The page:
ArgoCD Health Checks for OPA rules

ArgoCD is commonly used to deploy and manage resources in Kubernetes clusters. One nice feature of ArgoCD is that it will continuously monitor the status of your resources (unlike for example Helm, which just creates the resources). For example, when your deployment fails to scale up to the desired number of replicas, ArgoCD will mark the Deployment as “Unhealthy”.

ArgoCD has many resource health checks already built-in, but of course it cannot possibly cover the breadth of all resources available for Kubernetes. Furthermore, even if ArgoCD knows how to check the status of the resources, there might be additional constraints or conditions that ArgoCD does not take into account. One such example are policy rules for OpenPolicyAgent (OPA), which are stored in ConfigMaps when using OPA with kube-mgmt. In this case, the ConfigMap is always “Healthy” as long as it exists. But OPA adds an annotation to the ConfigMap which indicates if it was able to successfully parse the policy stored in the ConfigMap. Thus, I wanted to reflect this information in ArgoCD.

Why? Because it makes troubleshooting simpler and provides quicker feedback: it is much easier to identify an ArgoCD application which is in state “Unhealthy” (with a big red heart if you’re using the UI) rather than go through all its associated ConfigMaps and check if the value of a particular annotation.

My first step was adding an invalid snippet into one of our OPA policies and deploying it to the cluster:

package kubernetes.admission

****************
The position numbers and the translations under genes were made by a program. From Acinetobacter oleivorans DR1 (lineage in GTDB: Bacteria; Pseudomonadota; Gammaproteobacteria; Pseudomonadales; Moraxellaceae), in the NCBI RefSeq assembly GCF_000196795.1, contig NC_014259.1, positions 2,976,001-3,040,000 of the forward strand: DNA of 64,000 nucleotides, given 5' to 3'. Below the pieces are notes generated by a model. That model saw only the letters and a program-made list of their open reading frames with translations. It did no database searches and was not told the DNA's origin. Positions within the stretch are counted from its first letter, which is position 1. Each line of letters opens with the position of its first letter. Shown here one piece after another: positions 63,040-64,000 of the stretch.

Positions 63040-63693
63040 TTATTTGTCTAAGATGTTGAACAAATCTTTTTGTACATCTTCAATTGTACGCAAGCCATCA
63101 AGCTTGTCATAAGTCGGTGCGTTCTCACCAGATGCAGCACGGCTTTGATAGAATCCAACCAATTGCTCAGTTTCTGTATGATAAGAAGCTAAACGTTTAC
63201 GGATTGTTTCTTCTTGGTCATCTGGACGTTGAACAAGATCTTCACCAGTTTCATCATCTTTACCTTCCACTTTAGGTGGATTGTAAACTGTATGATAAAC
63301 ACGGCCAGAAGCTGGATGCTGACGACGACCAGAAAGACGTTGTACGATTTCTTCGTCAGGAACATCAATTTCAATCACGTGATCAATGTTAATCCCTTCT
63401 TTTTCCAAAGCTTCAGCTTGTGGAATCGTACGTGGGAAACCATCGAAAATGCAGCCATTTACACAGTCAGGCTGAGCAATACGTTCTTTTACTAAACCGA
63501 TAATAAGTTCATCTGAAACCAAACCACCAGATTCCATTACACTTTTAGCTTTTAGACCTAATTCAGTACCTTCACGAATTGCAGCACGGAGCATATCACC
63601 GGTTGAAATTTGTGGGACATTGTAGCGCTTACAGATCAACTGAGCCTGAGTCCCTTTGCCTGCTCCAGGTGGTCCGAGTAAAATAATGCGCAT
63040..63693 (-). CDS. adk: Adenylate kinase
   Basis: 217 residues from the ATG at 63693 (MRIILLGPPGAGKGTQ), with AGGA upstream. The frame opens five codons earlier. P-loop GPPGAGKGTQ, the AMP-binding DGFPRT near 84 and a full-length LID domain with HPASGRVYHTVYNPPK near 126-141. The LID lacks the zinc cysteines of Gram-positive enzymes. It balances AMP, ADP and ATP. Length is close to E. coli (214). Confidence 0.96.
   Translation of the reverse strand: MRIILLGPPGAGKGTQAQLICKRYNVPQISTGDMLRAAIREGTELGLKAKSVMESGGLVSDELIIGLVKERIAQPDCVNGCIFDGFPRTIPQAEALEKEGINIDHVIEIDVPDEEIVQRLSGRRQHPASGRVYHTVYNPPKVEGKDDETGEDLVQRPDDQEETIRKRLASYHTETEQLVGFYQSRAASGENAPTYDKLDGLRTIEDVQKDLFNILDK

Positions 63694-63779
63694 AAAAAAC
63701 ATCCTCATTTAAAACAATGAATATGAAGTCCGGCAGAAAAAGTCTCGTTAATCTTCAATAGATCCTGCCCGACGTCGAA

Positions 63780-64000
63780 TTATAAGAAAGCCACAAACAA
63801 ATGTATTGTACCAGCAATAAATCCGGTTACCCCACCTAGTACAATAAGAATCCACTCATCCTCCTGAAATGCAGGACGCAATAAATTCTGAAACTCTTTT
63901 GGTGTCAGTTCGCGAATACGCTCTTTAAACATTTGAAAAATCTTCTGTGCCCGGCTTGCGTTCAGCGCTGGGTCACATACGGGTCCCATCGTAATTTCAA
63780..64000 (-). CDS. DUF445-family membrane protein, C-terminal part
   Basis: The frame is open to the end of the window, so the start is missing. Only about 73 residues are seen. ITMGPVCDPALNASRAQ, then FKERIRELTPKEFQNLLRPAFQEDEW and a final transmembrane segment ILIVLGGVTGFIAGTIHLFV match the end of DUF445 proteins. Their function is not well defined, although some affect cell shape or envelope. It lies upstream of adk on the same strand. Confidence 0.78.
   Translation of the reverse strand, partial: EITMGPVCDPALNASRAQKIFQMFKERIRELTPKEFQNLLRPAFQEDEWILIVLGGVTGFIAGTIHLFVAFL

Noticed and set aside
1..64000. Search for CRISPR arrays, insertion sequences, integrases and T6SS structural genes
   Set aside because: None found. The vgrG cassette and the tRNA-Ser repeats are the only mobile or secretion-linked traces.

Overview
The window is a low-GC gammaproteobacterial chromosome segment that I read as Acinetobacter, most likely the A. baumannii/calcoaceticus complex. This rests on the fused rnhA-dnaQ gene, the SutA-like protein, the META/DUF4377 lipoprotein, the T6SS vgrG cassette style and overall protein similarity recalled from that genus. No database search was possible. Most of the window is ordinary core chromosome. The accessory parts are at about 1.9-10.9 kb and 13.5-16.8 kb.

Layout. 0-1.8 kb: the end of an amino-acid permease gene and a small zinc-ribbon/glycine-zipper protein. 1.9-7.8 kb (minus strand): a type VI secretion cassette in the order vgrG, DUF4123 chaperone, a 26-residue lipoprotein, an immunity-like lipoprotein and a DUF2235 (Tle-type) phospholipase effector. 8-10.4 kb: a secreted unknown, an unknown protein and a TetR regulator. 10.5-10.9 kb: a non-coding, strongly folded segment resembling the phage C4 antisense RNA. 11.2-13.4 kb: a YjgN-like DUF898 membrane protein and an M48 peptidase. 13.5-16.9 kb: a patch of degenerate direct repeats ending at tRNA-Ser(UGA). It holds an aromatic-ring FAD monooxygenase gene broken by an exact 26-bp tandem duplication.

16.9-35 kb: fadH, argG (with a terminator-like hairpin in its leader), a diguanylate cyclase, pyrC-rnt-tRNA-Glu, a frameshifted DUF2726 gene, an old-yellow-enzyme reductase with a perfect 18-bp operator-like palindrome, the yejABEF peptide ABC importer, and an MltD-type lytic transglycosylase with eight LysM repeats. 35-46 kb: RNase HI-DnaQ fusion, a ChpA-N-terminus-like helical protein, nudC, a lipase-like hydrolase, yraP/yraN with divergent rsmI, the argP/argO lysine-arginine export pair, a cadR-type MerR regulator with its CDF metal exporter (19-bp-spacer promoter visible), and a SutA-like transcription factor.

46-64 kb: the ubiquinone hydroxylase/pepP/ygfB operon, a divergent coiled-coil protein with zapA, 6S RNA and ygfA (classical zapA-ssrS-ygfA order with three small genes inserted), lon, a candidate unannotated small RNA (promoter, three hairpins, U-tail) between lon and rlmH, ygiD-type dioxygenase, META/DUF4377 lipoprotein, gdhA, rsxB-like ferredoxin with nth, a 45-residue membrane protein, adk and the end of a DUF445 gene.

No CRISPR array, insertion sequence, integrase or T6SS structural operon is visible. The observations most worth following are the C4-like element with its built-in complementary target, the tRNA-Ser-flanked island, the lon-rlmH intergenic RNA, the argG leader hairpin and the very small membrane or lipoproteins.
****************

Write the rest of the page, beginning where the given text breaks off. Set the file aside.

import data.kubernetes.storageclasses

# ...

As this picture shows, ArgoCD still believes the resource is “Healthy” and therefore marks the entire application as “Healthy”.

Next, I set out to write a custom health check for ArgoCD. ArgoCD health checks (and resource actions) are written in Lua, a lightweight scripting language. If you are new to Lua (like me!), I recommend reading these short introductions for “Programming in Lua”: Types and Values as well as Tables. The health checks already defined in the ArgoCD repo serve as good examples as well.

After a bit of trial-and-error, I came up with the following snippet:

hs = {}
hs.status = "Healthy"
local opa_annotation = ""
if obj.metadata.annotations ~= nil then
  if obj.metadata.annotations[opa_annotation] ~= nil then
    if obj.metadata.annotations[opa_annotation] == '{"status":"ok"}' then
      hs.status = "Healthy"
      hs.message = "Policy loaded successfully"
      hs.status = "Degraded"
      hs.message = obj.metadata.annotations[opa_annotation]
return hs

hs is the health status object we will return to ArgoCD. It must contain a status attribute which indicates whether the resource is Healthy, Progressing, Degraded or Suspended. By default we set it to Healthy, since we don’t want to mess with the status of other, non-OPA ConfigMaps. Optionally, the health status object may also contain a message.

In lines 4-6 we identify if the ConfigMap is indeed an OPA policy or another kind of ConfigMap. If it is a OPA policy, we retrieve the value of the annotation (line 7). The annotation is set to {"status":"ok"} if the policy was loaded successfully, if errors occurred during loading (e.g., because the policy contained a syntax error) the cause will be reported in the annotation. Depending on the value of the annotation, we set the status and message attributes appropriately.

At the end, we return the hs object to ArgoCD.

The only step left is telling ArgoCD about our custom health check. This is done by adding the snippet about into the ArgoCD configuration in argo-cm ConfigMap:

apiVersion: v1
kind: ConfigMap
  name: argocd-cm
data: |

This health check will apply to all resources of type ConfigMap. Note that usually you need to use the format GROUP_RESOURCE (like argoproj.io_Application), however since core resources don’t have a group only the resource name is used an identifier.

If you are using the ArgoCD Helm chart you can directly inject the snippet into the argo-cd.server.config value.

After ArgoCD reloads its configuration, it shows our OPA policy as “Unhealthy”!

In addition, we get a nice error message in ArgoCD which immediately tells us what’s wrong with the resource:

Happy (and healthy!) deploying!